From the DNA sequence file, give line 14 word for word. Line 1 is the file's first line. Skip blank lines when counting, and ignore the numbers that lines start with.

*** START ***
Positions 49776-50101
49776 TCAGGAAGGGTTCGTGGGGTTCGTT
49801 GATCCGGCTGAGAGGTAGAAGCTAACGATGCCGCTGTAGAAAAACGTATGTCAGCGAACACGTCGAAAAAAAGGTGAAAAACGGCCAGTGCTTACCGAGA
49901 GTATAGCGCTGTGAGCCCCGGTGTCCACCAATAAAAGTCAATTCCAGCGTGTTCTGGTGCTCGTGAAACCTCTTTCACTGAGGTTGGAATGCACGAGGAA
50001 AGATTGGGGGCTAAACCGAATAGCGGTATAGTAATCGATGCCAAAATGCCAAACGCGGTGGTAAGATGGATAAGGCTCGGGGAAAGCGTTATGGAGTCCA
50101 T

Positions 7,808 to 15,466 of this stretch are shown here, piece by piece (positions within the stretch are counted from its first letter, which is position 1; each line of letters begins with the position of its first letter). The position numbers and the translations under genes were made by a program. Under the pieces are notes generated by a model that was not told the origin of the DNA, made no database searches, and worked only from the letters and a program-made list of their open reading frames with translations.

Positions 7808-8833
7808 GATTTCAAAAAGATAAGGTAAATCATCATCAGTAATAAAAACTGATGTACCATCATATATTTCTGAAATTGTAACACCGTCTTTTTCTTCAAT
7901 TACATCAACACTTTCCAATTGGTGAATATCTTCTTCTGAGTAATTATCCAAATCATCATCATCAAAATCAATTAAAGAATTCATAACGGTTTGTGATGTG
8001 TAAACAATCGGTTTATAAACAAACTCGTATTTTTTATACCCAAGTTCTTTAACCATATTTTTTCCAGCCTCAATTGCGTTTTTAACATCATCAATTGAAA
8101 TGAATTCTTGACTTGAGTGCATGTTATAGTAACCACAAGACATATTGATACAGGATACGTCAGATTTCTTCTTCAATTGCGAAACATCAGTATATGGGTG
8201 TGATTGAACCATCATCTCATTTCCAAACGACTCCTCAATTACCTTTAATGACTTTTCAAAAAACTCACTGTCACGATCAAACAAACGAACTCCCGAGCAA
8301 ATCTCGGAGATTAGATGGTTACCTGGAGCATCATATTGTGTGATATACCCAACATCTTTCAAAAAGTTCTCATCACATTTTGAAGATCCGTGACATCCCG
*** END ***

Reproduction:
8301 ATCTCGGAGATTAGATGGTTACCTGGAGCATCATATTGTGTGATATACCCAACATCTTTCAAAAAGTTCTCATCACATTTTGAAGATCCGTGACATCCCG